context of this problematic that originates with Marx is needed in the current debate around biopolitics inaugurated by Foucault. It is necessary to find a political vocabulary that can be deployed in that problematic immanence without smoothing over the contradictions and ambivalences. This arises only from the practices that take place in variegated territory in cities. These practices open the possibility for understanding the transindividual dynamic of the productive forces that always overflow the neoliberal schema and anticipate possibilities that are no longer those of state socialism. In other words, this is a mode of social cooperation that reorganizes the horizon of labor and exploitation, of integration and progress, of the good life and good government. Emphasizing the transindividual dimension is also a way of debating the hegemony of homo œconomicus, of its individualist frontiers that are no longer taken as a prescription for and invocation of an anthropology but are taken for granted in their application and delimitation of the borders of homo œconomicus. In this respect, the point of view of homo œconomicus is revealed primarily as abstract, because it hides the social dimension of value, its necessary dimension of collective cooperation, in order to be able to appear as a figure of individual utility. If the constitution of the individual is the result of a process of individuation in which the composite character of the individual is actualized time and time again, every individual is always more than an individual. The notion of the transindividual is particularly relevant h ere. As Étienne Balibar (1997, 6–7) argues, discussing Spinoza, this notion has the power to take us away from the binary of holism versus individualism, because it also escapes the division between interiority and exteriority when referring to the human community. The idea of transindividualness is, then, neither metaphysical nor romantic. It is based on there being a “mutual interest” in commerce or exchange with others, which, even if it seems to reinforce the idea of a utilitarian individual, twists it in another direction: toward a noninstrumental rationality. Balibar states, “Spinozistic ‘reason’ is doubly utilitarian, but in a specific sense. It is utilitarian in as much as the very principle of virtue for each individual is to look for what is useful to himself and what he needs in order to preserve his own existence” (28). To return to an earlier point, the question of the strategic conatus could be raised as that of how to distinguish between a utilitarian reason associated with the alienated state of perception (the effect of commodity fetishism) and a figure of the subject as “autonomous-strategic,” even as a figure of citizenship, capable of a realism of potencia. Is t here a counterpoint Introduction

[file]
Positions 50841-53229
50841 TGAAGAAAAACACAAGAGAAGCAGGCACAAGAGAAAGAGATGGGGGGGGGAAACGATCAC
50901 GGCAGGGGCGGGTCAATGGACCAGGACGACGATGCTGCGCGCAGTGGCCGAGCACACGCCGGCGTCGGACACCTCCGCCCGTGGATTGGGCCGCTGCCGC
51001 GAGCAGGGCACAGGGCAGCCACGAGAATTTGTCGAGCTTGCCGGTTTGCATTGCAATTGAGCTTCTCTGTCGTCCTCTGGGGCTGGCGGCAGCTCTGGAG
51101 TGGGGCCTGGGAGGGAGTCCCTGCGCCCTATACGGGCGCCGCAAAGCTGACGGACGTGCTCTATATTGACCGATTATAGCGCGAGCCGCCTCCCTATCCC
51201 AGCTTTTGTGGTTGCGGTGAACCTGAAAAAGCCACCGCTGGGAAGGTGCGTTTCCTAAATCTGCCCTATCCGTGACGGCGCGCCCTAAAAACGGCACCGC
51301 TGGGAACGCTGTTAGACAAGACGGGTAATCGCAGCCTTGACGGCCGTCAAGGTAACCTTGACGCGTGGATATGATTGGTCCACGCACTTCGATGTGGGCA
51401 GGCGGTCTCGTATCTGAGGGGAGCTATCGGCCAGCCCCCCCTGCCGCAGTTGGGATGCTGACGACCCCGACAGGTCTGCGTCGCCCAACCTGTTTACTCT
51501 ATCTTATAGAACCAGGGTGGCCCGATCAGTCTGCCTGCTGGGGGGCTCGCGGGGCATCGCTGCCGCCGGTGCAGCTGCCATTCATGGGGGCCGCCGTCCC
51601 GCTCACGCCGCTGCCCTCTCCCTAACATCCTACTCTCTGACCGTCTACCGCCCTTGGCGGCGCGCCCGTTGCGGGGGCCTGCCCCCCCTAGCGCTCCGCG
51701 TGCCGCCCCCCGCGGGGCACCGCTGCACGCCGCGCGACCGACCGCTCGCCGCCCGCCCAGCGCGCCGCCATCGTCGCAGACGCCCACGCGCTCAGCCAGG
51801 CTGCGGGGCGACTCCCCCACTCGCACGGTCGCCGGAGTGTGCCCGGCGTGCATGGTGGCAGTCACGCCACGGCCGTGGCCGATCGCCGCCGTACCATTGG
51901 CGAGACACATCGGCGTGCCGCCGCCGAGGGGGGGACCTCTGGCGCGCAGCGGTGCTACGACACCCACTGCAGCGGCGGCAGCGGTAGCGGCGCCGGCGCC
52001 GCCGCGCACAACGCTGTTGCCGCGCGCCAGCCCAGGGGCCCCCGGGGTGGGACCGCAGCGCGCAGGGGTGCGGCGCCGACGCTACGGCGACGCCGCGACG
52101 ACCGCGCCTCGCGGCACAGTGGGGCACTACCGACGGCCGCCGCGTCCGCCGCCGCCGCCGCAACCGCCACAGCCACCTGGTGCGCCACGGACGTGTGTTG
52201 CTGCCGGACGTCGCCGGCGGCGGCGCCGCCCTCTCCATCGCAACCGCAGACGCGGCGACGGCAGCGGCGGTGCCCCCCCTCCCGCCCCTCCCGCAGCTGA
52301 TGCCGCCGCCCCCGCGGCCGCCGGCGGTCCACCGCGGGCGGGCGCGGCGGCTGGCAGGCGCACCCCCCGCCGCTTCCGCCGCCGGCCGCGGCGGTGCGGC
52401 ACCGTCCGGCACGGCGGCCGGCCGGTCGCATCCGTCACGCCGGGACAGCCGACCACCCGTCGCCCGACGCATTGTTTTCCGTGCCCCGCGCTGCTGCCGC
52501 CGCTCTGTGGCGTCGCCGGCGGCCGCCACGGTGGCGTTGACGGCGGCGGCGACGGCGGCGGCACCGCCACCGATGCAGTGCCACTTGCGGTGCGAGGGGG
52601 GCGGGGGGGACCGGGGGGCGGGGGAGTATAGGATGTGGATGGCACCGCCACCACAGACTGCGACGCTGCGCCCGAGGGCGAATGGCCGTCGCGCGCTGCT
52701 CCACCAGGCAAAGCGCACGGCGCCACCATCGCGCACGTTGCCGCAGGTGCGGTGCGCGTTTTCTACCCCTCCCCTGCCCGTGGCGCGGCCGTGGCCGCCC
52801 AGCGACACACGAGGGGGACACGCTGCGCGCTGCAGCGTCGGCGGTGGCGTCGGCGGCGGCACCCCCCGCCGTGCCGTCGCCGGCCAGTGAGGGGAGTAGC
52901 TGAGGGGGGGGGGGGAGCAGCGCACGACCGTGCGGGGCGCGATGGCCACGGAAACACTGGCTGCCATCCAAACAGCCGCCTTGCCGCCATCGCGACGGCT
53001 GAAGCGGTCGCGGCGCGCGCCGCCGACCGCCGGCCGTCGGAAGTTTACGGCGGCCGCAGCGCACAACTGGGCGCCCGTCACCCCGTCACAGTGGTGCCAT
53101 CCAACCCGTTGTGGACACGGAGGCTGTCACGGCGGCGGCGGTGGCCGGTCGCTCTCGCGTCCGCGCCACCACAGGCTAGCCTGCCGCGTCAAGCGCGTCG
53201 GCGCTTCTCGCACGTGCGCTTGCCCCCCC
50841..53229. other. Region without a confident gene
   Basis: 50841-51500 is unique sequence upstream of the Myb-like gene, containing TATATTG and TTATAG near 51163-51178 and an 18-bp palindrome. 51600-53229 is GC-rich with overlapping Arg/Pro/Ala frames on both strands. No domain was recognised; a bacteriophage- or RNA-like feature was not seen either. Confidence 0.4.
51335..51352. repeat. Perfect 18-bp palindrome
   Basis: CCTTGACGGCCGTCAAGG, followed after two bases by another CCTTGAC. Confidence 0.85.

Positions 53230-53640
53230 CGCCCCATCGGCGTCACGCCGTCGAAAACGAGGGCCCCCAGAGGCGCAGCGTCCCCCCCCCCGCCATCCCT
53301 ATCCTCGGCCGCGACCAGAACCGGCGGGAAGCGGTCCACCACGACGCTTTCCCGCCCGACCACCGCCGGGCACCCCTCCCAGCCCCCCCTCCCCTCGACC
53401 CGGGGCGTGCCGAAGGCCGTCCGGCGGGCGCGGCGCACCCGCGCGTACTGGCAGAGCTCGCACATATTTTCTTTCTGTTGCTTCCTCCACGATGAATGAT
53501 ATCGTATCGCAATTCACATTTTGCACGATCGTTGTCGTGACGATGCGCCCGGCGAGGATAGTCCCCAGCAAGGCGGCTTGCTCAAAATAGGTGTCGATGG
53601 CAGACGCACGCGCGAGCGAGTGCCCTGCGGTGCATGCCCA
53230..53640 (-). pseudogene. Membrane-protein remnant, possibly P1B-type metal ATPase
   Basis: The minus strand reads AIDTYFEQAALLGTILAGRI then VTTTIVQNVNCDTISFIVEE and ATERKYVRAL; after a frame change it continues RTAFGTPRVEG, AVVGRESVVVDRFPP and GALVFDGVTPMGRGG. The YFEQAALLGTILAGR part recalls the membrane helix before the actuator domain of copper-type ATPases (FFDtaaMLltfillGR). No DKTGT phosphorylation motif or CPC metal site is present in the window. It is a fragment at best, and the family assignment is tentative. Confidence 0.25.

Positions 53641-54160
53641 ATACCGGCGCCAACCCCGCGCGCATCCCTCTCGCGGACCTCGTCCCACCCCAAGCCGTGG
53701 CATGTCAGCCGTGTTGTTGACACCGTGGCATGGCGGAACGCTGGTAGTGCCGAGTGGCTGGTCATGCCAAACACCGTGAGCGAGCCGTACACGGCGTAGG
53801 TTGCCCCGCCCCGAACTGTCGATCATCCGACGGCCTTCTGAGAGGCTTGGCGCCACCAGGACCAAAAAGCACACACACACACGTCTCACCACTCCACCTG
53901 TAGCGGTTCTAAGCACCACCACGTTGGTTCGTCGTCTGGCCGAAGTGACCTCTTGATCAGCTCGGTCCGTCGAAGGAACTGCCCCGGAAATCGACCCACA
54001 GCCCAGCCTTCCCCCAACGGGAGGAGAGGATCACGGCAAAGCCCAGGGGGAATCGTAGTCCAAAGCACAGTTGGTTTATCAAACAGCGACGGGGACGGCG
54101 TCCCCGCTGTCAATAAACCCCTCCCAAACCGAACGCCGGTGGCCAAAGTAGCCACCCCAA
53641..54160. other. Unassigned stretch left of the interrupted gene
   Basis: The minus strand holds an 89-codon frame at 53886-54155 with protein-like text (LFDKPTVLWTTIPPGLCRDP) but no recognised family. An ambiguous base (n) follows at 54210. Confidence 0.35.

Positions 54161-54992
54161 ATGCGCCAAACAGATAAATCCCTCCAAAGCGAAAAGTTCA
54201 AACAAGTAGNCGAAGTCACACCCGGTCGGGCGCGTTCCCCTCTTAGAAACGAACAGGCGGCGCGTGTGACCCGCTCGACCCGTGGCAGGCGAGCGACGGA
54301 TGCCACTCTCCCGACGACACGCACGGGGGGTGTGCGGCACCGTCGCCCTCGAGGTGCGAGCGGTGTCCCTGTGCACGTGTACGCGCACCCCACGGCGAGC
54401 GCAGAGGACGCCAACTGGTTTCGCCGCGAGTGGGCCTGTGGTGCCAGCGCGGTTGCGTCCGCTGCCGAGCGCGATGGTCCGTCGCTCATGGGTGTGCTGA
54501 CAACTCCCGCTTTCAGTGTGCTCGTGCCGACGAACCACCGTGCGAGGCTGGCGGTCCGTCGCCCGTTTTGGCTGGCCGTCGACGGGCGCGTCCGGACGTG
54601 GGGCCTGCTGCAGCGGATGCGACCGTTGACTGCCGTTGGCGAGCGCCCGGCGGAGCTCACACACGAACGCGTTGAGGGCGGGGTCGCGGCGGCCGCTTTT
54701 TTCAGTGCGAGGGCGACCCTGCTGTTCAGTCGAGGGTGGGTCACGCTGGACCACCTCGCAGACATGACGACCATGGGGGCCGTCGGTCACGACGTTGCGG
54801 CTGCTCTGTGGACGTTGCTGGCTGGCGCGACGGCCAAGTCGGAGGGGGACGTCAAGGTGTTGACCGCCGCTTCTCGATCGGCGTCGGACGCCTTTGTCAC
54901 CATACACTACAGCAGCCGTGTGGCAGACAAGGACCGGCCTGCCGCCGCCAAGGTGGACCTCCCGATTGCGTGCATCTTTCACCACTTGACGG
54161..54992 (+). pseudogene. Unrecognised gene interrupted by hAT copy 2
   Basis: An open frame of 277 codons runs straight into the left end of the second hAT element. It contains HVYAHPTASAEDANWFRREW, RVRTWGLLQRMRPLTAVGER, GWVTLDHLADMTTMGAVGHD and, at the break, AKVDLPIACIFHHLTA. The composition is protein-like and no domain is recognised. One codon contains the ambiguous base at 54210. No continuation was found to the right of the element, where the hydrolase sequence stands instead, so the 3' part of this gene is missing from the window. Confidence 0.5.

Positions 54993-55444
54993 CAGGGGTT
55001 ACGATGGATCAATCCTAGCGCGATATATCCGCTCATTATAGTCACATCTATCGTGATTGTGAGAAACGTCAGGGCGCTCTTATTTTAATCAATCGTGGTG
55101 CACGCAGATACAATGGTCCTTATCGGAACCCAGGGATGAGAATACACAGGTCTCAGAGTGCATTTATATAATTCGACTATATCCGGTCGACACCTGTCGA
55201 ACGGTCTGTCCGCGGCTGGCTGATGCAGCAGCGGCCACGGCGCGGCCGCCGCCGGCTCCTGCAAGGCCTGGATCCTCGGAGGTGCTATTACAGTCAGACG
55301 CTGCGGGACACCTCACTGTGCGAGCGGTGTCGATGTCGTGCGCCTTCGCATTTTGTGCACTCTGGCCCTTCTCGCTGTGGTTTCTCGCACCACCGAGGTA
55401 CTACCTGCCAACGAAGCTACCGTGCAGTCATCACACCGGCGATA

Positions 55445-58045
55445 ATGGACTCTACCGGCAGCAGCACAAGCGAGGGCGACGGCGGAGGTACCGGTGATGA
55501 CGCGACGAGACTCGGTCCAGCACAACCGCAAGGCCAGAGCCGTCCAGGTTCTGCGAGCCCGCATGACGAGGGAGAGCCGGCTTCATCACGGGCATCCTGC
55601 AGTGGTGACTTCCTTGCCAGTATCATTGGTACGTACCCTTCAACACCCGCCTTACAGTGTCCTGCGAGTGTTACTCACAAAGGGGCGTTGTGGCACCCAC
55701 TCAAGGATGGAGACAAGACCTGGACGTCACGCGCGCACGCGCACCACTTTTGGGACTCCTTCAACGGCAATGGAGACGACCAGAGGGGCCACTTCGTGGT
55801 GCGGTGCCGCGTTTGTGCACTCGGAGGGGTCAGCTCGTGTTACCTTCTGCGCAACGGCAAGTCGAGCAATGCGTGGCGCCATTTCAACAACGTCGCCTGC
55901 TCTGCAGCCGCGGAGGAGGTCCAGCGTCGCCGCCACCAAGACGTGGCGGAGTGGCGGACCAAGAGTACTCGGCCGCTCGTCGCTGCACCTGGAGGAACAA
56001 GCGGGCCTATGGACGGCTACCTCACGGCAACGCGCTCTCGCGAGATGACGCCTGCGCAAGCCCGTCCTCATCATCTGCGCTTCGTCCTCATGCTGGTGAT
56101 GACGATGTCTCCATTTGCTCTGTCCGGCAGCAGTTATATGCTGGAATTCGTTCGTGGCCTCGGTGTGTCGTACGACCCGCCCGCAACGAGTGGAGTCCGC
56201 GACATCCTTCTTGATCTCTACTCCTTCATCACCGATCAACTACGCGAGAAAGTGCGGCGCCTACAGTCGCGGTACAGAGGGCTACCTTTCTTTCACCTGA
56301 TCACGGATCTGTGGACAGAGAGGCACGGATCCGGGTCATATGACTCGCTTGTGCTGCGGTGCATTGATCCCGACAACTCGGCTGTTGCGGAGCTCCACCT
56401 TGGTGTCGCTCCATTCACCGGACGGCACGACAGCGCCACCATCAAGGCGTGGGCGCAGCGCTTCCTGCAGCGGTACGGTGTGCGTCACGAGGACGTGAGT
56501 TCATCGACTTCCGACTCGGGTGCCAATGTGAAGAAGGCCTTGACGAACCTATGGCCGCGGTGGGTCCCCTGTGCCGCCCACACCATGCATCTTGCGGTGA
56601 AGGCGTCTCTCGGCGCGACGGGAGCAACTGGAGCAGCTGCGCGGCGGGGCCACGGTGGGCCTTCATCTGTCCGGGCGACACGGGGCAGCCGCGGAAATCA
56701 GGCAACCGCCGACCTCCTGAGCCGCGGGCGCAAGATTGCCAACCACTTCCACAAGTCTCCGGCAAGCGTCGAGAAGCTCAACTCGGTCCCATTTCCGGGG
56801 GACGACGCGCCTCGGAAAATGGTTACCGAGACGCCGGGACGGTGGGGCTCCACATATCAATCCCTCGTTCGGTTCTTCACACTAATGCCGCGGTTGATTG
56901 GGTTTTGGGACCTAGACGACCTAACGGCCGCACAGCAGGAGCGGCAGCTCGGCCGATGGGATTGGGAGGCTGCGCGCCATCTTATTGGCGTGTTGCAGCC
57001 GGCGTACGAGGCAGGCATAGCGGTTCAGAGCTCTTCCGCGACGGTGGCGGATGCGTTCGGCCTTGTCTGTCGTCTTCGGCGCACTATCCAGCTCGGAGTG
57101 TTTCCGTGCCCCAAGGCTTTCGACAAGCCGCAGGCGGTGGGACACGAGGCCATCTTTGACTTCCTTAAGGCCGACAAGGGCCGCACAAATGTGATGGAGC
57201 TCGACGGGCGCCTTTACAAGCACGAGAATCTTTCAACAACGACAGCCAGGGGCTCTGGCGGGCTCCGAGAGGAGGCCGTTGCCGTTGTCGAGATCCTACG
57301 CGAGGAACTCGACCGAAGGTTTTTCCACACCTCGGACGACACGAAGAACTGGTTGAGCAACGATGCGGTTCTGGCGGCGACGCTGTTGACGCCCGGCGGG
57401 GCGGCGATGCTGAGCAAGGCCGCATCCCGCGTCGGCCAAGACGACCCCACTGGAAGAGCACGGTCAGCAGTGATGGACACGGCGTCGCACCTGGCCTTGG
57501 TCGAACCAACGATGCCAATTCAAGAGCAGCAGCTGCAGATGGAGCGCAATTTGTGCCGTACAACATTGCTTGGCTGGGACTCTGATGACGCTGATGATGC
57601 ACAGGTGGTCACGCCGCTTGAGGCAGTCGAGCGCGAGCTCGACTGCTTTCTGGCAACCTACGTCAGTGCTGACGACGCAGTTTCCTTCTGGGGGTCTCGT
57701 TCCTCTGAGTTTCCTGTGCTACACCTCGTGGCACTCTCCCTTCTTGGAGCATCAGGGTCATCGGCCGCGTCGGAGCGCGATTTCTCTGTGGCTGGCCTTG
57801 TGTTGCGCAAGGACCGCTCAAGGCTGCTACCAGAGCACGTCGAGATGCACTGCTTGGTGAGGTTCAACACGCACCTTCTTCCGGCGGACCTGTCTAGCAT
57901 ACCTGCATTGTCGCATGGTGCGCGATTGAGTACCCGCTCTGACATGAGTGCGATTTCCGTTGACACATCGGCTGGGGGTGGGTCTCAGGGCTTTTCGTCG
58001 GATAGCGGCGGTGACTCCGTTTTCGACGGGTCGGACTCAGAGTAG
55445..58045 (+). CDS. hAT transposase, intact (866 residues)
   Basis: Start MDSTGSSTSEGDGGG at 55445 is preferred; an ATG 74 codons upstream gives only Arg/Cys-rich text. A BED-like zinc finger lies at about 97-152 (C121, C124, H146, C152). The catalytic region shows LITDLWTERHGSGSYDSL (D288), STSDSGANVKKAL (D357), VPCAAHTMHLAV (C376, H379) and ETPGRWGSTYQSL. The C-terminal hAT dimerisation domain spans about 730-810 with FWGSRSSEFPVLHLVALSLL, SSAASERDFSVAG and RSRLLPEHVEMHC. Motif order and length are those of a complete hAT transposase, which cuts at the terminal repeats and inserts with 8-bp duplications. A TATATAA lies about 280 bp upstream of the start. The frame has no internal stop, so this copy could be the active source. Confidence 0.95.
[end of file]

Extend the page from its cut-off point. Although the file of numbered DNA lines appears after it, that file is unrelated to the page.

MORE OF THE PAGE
between Marx and Spinoza, or could it be said that there is a way in which, as I suspect, they are entangled? How do we think of a subject in a way that does not fall into the legal fetishism of individual or free w ill (that which carved out contractualism and which, reflecting on law, Evgeny Pashukanis (2001) radically critiqued as a fetishism analogous with that of the commodity) and that, nonetheless, would be a subject that does not give up on the issue of freedom as the “trend t oward innovation,” understood as the “tension toward autonomy” of the social body? In this vitalist pragmatic, neoliberalism from below implies communitarian forms in a nonlinear fashion. This is where to root the question about what political forms would be adequate for postneoliberalism and the emergence of elements of poststate citizenship, to use Balibar’s (2015) formulation. That neoliberalism, as governmentality, would be compatible with certain communitarian forms is not anecdotal data, nor evidence of a pure global tendency toward the ethnicization of the labor market, but the index of the emergence of this era that tends to reduce cooperation to new business forms, while it also proposes social assistance as the simultaneous counterpart of dispossession. Therefore, in Latin America the rebellions against neoliberalism in the region are the starting point for reassembling a critical perspective for conceptualizing neoliberalism beyond its permissive and diffuse logic—but also for going beyond an understanding of neoliberalism as the triumph of homo œconomicus by the suppression of the political. I propose thinking of these assemblages—transindividual productivities expressed in a dynamic informality—as baroque economies to conceptualize a type of articulation of economies that mixes logics and rationalities that tend to be portrayed (in economic and political theories) as incompatible. Bolívar Echeverría (2000) has linked the baroque to an art of resistance and survival belonging to the colonial moment. Álvaro García Linera (2001) speaks of a “baroque modernity” to describe the productive model in Bolivia in that it unifies “in a tiered and hierarchical manner, the production-structures of the fifteenth, eighteenth and twentieth centuries” (2014, 212). It also brings back servile or semislave labor as an important, but not hegemonic, segment of transnational economies in capitalist globalization, which confirms that modality as a (post)modern component of the organization of labor and not as an archaic hindrance of a premodern or precapitalist past that has been overcome. In Latin Americ a the baroque persists as a set of interlaced modes of doing, thinking, perceiving, fighting, and working; as that which supposes the superimposition of nonreconciled terms in permanent re-creation. But 14